Studio Interior with Nude, William Brooker, 1953

26th May 2020 / Collections, Museum

William ‘Bill’ Brooker studied at Croydon School of Art, Chelsea School of Art and Goldsmiths College of Art. Between 1949 and 1965 he taught at a number of art schools including the Bath Academy of Art in Corsham. While teaching there Brooker lived in the town, working and recruiting notable artists of the British Post War period, including Terry Frost with whom he shared a house. Frost recalls how Brooker visited him at his studio in St Ives to ask him to join him at Corsham to teach. Frost’s recollections refer to Brooker in terms that reveal his appreciation of being admired by a fellow artist, who he obviously held in high regard.

Brooker also had a significant impact on the next generation of artist’s who he taught and influenced while at Corsham. About Brooker, Howard Hodgkin, would later recall “He was the only real teacher I ever had… he made one feel that painting was a very important occupation. Quite unique. No one else seemed a bit like that. He was a great teacher.”

Brooker taught at Corsham in the early years of the Bath Academy of Art. The colour palette and subject matter of this painting show the influence of post-impressionists such as Bonnard, but also Walter Sickert, who spent the last years of his life living near Bath and gave guest lectures at the Bath School of Art.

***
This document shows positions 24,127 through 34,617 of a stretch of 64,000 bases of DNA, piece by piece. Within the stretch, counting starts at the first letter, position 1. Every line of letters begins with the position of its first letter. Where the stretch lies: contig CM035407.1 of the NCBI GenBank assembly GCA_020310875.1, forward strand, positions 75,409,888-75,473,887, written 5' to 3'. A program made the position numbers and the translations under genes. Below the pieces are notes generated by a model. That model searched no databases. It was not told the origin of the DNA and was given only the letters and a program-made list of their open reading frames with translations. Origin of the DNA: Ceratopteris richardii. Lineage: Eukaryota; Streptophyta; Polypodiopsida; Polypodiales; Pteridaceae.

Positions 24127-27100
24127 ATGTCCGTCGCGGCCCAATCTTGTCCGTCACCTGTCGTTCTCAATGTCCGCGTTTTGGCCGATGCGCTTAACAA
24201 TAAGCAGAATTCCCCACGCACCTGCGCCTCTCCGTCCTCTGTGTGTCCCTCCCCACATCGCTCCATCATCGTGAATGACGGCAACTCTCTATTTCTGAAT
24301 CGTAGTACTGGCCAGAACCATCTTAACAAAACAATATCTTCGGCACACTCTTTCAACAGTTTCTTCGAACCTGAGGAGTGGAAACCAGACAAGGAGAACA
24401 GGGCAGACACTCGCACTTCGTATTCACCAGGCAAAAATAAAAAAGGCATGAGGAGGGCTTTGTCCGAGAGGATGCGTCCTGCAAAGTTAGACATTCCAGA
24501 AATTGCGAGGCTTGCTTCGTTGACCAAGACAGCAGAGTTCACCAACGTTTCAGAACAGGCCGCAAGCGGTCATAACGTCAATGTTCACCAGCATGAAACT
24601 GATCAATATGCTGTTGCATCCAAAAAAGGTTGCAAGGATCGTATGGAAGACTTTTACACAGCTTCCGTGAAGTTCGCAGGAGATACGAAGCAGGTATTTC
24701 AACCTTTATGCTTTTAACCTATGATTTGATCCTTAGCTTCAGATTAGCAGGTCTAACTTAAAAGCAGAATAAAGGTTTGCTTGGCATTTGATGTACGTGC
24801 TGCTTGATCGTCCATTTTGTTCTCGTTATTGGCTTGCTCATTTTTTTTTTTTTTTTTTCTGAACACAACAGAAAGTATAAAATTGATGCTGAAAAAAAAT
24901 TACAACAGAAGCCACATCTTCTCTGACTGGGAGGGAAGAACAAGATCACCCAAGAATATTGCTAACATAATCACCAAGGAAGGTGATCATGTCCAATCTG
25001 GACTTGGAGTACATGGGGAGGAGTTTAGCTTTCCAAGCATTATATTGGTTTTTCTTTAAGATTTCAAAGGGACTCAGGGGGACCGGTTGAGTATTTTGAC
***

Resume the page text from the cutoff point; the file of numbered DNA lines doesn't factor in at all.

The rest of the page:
The studio interior depicted is that at the Bath Academy of Art in Corsham, where a model has been posing for a life drawing class. Hodgkin also describes how Brooker would arrange for them to draw a model on a bed against a backdrop of fabric and wallpaper. The chaise in this painting can also be seen in this photograph of the painting studio, from the Ellis Family Archive held at the Bath Record Office.

The painting’s alternative title, Model Resting, suggests the reclining nude has just finished a session of modelling. Brooker chooses to focus on the psychology of the model, not in her formal pose but in a relaxed position after the class. The painting balances traditional figurative painting with moments of abstraction, with its flat areas of colour created by the textiles and furniture in the studio.

Purchased with the support of Art Fund, Arts Council England/Victoria and Albert Museum Purchase Grant Fund and HLF Creative Wiltshire Project